In characteristically forthright terms, Mr O'Leary then declared the Met Office's ash charts as fictitious and unreliable before lambasting the Civil Aviation Authority, CAA, for shutting the skies to his aeroplanes when there was no debris in the skies and no risk to passengers.
While we might admire the Ryanair chief's willingness to take on authority, we are not convinced that he has made the case that it is safe to take to the air. First, the CAA replied to his broadside by claiming his plane had not flown through high-density ash and, second, asserted the aircraft did not have proper equipment to measure the danger. Given the risk there could still be to aircraft flying safely, it was right for the authorities to err on the side of caution in "closing" the skies over Scotland, though in doing so they severely inconvenienced tens of thousands of passengers.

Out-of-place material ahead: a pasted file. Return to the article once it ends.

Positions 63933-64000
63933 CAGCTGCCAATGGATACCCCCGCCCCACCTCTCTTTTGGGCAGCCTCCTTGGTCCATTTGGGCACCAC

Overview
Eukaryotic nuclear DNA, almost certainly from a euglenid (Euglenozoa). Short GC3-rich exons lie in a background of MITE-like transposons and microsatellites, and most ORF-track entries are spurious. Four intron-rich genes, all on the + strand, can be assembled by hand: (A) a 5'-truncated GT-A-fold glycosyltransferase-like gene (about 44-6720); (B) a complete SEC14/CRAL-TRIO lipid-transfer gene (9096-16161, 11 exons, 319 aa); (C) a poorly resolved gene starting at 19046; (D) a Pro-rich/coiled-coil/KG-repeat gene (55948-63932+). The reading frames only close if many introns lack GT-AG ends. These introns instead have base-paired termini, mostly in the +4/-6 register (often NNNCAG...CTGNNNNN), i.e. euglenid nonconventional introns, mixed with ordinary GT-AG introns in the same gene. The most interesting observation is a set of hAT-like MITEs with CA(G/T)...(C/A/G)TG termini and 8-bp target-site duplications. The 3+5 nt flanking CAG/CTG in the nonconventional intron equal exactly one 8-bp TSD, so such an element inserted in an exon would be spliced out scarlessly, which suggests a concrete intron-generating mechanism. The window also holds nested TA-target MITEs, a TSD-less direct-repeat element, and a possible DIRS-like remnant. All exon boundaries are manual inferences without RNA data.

What is of greater concern is that the CAA's own ash testing aircraft is currently not flying, thereby depriving the watchdog of a means of gathering firm evidence on the danger, or otherwise. As these eruptions are likely to grow more frequent we need to know more about them and the dangers they may pose. By failing to be able to test air conditions, the CAA has not got off to a flying start in this process.